Welcome to the blog website of Anne Heffron: writer, mother, adoptee.

The Adoptee, the Body, the Heart, Triggers, and Jesus’s Hands

The Adoptee, the Body, the Heart, Triggers, and Jesus’s Hands

I’ve been trying to get my heart to open. It’s like trying to get a walnut out of a shell that is slammed shut. My body is so funny. It thinks it has to hold on to everything. It thinks if I relax, my arms and legs and head will fall off. The day I spent with my birth father ended with me holding on to my neck because it had gone through some sort of collapse and my head felt like a melon hanging on a weak branch.

Years of running and forcing a tight body into yoga poses it had no business doing have left me with a spine that is aging more quickly than is good for my well-being, and now if I want to be dancing when I am 80 (or now), I have to change my ways.

Part of being relinquished at birth for me is having a nervous system switched to on pretty much all the time, and this means my muscles and soft tissue are prepared for fight or flight when all that’s happening is a bird is flying by or someone is playing music on his car radio or I’m at a beautiful restaurant having a beautiful meal, fake relaxed because part of me is ready to bolt at the first sign of danger. Yes, I’m loving the company, the food, the kind attention of the waiter, and yes, I’m unconsciously using muscular tension to hold on to my arms, my legs, my head, my sense of safety.

Waiting for the other shoe to drop is not a part-time or even a full-time job. It’s a way of life. It pulses through the day like blood through a body. Waiting for the other shoe to drop leads me to cling to myself. My muscles and my fascia hug the bones of my body so tightly. I’ve saran wrapped myself into I refuse to surrender and I’m okay, I’ve got this.

Every time the chiropractor—and there have been many—tries to adjust my upper back, he or she says versions of this is too tight to move. The upper back, the thoracic spine, is longer than both the cervical and lumbar parts of the spine. It involves the ribs and is part of the bony cage that protects the heart and lungs. There is so much power in this section of the body. I mean, for heaven’s sake, God went to town on Adam, took one of his ribs, and grew a woman!

Real power comes from flexibility, not rigidity. If the back of my heart is supported by tension, I imagine that leads to a more brittle way of being in the world. Gold, a soft metal, doesn’t shatter like the more brittle steel will under a lot of pressure.

When you talk to adopted people, it doesn’t take long for the word trigger to come up in conversation. Triggers are things that make us lose our shit, sometimes literally. When someone says to me that adopted people are lucky because they were chosen, my heart rate accelerates, my thoughts blur into a ball of anger and frustration, and my face and eyes feel angry. I was triggered, and the thought that I am not understood creates a chain of chemicals such as cortisol and adrenalin to pour through my system, leading me to have all sorts of feelings: fury, heartbreak, and maybe depression. I become brittle and feel like I may shatter.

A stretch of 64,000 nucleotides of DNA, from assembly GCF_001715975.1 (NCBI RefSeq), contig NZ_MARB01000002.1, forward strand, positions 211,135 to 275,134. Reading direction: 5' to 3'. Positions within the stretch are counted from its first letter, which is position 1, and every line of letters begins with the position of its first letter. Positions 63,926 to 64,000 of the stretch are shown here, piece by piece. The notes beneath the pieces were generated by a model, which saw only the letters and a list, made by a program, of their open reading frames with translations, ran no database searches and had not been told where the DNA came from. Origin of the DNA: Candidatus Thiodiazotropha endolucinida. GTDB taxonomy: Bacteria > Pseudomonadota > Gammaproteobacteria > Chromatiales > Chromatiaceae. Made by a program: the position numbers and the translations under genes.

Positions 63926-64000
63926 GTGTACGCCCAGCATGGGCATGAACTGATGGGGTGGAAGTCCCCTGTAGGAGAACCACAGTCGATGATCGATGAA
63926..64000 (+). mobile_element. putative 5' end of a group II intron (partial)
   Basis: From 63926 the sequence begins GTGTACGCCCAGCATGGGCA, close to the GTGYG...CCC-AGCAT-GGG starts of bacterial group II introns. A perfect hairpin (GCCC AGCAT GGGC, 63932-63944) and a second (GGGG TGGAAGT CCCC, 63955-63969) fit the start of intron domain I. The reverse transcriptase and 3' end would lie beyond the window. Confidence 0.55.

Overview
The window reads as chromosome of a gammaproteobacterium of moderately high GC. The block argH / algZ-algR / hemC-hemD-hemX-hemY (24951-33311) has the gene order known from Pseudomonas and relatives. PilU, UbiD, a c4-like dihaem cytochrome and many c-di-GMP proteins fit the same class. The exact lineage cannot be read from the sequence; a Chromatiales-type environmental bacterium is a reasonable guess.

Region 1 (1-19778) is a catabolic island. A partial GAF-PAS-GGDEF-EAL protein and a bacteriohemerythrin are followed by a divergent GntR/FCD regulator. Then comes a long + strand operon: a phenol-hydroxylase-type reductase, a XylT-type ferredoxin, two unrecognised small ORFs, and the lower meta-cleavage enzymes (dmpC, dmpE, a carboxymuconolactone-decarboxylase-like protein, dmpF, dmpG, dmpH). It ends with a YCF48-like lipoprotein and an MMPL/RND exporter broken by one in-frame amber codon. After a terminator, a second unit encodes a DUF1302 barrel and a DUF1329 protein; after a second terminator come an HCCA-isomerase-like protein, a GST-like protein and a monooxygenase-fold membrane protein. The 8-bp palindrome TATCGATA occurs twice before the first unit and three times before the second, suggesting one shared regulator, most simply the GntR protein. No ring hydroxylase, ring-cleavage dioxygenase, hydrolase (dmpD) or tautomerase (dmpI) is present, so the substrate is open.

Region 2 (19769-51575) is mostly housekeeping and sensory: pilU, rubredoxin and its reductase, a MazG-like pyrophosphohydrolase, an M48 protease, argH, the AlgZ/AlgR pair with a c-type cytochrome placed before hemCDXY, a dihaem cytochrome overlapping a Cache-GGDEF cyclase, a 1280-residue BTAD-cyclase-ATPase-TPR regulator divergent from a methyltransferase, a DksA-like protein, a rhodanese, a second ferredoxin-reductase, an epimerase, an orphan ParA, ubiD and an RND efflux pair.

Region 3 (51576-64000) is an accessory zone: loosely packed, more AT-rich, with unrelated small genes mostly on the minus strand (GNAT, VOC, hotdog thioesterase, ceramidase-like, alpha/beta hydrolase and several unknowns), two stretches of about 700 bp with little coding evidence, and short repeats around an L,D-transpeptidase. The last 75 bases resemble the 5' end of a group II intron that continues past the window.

This is not fun.

It is the back of our heart that would sprout wings if this sort of thing were to happen to us. I spend more time thinking about coffee every day than I do about my heart. Coffee gives me false, temporary wings. Coffee is a drug that I spend money to obtain while my heart is the thing that I got for free and that keeps me going even when I am asleep. The other day I imagined that Jesus (my number one crush—hot dude with tanned feet) had my heart in his hands. My heart was still in my body, so Jesus had reached in and had nested my uneasy organ in his carpenter’s hands. I was in heaven.

I’ve started to think of my heart as a child, a baby. When Jesus leaves, I cradle my heart in my mind and I rock it, sing to it. I tell it everything is okay. My heart loves this, and it tells my brain that everything is okay, and my brain listens because my brain adores my heart, and then my body, that amazing thing that follows me everywhere, also listens, and it takes a deep breath and it softens. This is better than sex sometimes because you don’t have to make small talk after. You can just feel good.

I wanted to tell you this because I’m having so much fun, and I want you to have so much fun, too. I feel like I discovered a new toy, and since I know you have one, a wild and beating heart, I thought you might want to play along, too. I’ll even send Jesus over to your house when I am done with him.


Adoption, The Inability to Work Out, The Big Bang, and Leaping the Tracks

Adoption, The Inability to Work Out, The Big Bang, and Leaping the Tracks

Everyone in the Room, Raise Your Hand if You're Adopted. The Final Retreat.

Everyone in the Room, Raise Your Hand if You're Adopted. The Final Retreat.